Caldwell 87

This image combines observations from Hubble’s Wide Field Camera 3 in visible and ultraviolet light with infrared observations from its Advanced Camera for Surveys.

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50,000 light-years

Apparent Magnitude




object type

Globular Cluster

Caldwell 87
NASA, ESA, G. Piotto (Università degli Studi di Padova), and A. Sarajedini (Florida Atlantic University); Processing: Gladys Kober (NASA/Catholic University of America)

This image of the globular star cluster Caldwell 87 (or NGC 1261) combines observations made by Hubble’s Wide Field Camera 3 in visible and ultraviolet light along with infrared observations from its Advanced Camera for Surveys. The observations helped astronomers track the motions of the cluster’s stars and better understand the stars’ chemical abundances.

In the past, astronomers thought that all the stars in a globular cluster had similar ages and similar chemical abundances. However, recent studies suggest that this might not be true. It seems as though many globular clusters contain stars with varying chemical abundances, suggesting the stars are different ages. Hubble’s observations of Caldwell 87 have allowed astronomers to investigate this further.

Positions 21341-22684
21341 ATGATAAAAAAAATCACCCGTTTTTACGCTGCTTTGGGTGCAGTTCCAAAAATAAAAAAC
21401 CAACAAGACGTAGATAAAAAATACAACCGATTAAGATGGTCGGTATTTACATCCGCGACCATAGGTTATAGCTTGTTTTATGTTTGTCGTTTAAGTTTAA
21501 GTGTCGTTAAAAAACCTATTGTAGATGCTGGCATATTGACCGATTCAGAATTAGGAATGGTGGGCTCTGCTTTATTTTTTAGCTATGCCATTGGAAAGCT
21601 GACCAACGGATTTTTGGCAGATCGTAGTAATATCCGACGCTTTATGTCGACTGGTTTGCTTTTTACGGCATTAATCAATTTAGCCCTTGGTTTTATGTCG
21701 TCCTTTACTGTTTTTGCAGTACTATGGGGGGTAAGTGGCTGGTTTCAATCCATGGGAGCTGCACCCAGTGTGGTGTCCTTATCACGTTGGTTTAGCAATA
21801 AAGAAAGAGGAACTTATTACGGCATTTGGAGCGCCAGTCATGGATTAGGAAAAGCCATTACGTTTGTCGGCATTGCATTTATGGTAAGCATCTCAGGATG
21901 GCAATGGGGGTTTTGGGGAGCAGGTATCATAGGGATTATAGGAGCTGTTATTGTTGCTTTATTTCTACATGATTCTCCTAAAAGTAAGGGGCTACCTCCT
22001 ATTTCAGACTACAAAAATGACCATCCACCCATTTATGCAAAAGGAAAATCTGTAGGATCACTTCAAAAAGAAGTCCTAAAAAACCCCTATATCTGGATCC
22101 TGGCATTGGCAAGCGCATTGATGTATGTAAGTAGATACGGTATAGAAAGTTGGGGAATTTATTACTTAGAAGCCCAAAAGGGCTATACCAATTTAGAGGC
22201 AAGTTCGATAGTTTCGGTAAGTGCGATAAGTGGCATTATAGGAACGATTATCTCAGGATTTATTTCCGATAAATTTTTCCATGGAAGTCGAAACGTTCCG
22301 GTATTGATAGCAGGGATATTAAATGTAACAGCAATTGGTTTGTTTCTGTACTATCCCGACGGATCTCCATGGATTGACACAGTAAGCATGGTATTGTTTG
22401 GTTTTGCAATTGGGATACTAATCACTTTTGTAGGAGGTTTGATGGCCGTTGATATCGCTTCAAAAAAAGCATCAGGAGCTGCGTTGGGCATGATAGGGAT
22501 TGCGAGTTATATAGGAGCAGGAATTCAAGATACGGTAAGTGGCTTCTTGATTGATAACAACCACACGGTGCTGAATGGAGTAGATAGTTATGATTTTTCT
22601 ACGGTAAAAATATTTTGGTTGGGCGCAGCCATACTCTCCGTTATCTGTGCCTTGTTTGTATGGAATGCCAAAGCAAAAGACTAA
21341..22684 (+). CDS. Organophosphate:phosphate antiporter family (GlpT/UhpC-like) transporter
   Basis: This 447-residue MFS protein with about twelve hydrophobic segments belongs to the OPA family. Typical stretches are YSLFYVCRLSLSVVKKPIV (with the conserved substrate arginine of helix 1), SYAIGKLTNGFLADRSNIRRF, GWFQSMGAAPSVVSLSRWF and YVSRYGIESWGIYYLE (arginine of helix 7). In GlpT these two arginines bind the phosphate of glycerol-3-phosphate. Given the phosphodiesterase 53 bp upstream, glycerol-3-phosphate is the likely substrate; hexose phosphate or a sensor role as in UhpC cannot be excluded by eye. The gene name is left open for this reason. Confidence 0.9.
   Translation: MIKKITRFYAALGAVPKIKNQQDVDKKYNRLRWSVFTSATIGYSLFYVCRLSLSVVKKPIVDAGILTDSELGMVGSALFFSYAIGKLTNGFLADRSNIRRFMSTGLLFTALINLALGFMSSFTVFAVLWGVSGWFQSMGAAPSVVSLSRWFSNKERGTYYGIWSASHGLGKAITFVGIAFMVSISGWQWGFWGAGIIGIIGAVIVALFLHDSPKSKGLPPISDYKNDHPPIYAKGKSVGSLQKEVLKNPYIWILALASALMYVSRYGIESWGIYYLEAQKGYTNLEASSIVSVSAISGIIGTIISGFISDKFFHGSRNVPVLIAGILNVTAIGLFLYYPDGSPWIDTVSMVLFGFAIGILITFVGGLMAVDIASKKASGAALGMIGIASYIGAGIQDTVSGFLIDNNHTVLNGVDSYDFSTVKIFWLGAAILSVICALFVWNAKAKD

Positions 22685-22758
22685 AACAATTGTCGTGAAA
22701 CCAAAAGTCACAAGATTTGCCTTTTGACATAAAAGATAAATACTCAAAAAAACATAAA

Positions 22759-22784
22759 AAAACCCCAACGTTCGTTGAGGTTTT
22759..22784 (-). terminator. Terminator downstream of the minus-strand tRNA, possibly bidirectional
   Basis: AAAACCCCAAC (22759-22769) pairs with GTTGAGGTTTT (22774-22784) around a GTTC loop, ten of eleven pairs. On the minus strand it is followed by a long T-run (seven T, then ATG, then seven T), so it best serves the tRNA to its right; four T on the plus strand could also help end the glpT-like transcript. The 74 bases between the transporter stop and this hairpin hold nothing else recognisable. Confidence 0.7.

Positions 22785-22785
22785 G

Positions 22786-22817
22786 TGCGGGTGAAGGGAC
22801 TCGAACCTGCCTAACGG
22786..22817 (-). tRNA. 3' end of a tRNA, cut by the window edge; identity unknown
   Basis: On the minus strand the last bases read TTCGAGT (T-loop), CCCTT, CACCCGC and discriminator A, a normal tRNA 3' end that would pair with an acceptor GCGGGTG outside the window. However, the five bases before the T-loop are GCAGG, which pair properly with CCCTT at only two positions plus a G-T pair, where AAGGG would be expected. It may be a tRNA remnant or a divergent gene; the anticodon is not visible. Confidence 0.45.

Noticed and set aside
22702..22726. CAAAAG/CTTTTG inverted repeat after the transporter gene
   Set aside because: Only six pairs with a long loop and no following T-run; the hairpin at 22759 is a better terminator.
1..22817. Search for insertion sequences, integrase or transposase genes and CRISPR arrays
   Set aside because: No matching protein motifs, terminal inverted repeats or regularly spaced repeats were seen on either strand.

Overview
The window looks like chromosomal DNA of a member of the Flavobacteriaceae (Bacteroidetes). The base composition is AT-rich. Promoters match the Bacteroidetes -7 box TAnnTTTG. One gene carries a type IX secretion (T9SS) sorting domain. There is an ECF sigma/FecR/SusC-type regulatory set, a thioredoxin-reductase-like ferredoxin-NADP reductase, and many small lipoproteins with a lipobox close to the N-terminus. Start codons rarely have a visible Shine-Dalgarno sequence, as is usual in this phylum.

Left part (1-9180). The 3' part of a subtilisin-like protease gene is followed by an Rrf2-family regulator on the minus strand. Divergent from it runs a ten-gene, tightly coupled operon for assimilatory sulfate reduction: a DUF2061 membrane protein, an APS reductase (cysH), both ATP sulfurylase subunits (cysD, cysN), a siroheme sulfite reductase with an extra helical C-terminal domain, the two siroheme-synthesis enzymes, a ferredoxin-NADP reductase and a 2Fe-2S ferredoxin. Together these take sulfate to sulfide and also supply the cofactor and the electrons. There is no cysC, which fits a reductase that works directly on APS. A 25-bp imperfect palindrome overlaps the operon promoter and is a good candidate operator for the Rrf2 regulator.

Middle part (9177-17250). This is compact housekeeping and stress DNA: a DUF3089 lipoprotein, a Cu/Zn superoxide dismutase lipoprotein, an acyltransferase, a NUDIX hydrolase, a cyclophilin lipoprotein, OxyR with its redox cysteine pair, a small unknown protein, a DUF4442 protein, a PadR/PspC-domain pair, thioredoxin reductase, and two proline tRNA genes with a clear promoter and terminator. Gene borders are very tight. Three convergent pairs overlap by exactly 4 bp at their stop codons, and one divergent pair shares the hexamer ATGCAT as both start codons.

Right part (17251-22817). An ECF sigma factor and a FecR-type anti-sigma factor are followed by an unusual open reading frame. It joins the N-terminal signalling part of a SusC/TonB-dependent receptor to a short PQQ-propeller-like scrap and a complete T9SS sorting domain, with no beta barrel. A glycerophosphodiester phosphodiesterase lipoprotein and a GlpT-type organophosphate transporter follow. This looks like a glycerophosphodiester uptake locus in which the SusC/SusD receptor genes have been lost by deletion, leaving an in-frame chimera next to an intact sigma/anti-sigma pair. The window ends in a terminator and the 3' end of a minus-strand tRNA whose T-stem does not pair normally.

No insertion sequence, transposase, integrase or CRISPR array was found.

Discovered in 1826 by the Scottish astronomer James Dunlop, Caldwell 87 is located roughly 50,000 light-years from Earth in the constellation Horologium. It has an apparent magnitude of 8.3, and a small telescope is needed to spot it in the night sky. The cluster is best observed in the late spring from the Southern Hemisphere (or in the late autumn from southern latitudes in the Northern Hemisphere).

Star chart for Caldwell 87
This star chart for Caldwell 87 represents the view from mid-southern latitudes for the given month and time.
Image courtesy of Stellarium


Apparent Magnitude - The brightness of an astronomical object as seen from Earth, influenced by the object's distance from Earth, its absolute magnitude, and even gas and dust that lie between the object and Earth.

Globular Cluster - A spherical group of stars that are gravitationally bound to each other, with most of the stars concentrated at the cluster’s center.

Explore Hubble's Caldwell Catalog

The following pages contain some of Hubble’s best images of Caldwell objects.

Caldwell 1

Also known as NGC 188, this group of stars formed from a large cloud of gas making the stars roughly…

Caldwell 2

This shell of gas is expanding outward, away from the dying star within.

Caldwell 3

This barred spiral galaxy was first spotted by British astronomer William Herschel in April 1793 in the constellation Draco.